Banned from school, Afghan girls turn to madrassas

In a madrassa in the Afghan capital, rows of teenage girls rock back and forth reciting verses of the Koran under the watchful eye of a religious scholar.

The number of Islamic schools has grown across Afghanistan since the Taliban returned to power in August 2021, with teenage girls increasingly attending classes after they were banned from secondary schools.

"We were depressed because we were denied an education," said 16-year-old Farah, a veil covering her face and hair.

"It's then that my family decided I should at least come here. The only open place for us now is a madrassa."

Instead of maths and literature, the girls focus on rote-learning the Koran in Arabic -- a language most of them don't understand.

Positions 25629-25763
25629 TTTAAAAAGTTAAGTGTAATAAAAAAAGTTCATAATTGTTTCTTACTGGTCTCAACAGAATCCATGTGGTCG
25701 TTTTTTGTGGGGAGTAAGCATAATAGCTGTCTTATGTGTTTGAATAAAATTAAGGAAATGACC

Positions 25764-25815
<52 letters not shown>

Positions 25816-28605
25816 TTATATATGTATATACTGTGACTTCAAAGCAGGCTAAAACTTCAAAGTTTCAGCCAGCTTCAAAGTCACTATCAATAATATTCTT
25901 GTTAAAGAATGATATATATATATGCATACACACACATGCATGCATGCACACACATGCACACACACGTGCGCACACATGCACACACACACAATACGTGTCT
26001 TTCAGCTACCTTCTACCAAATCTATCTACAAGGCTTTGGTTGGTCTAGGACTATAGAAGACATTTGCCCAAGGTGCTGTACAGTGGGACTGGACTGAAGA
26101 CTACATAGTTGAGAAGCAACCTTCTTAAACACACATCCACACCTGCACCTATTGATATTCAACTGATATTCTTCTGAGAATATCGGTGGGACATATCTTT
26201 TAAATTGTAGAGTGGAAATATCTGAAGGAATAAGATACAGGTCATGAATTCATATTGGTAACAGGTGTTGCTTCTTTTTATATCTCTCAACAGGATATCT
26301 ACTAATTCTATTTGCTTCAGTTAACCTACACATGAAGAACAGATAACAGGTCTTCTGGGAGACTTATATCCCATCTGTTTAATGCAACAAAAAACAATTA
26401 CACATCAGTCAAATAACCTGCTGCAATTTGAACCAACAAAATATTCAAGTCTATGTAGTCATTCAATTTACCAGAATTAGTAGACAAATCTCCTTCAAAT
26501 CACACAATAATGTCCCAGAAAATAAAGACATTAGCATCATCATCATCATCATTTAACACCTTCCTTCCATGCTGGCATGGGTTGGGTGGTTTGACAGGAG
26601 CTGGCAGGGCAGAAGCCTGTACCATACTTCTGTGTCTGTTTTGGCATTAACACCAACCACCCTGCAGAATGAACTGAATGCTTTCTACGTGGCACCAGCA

Those who want to learn the meaning of the verses study separately, where a teacher translates and explains the text in their local language.

AFP visited three madrassas in Kabul and in the southern city of Kandahar, where scholars said the numbers of girl students have doubled since last year.

For Farah, her ambition of becoming a lawyer was dashed when Taliban authorities blocked girls from secondary school -- and months later banned women from attending university.

"Everyone's dreams are lost," she said.

Still, Farah -- whose real name has been changed to protect her identity like other students AFP interviewed for this story -- counts herself lucky in that her parents allowed her to attend classes at all.

The Taliban government adheres to an austere interpretation of Islam.

Rulings are passed down by the reclusive supreme leader Hibatullah Akhundzada and his inner circle of religious advisers, who are against education for girls and women, some officials say.


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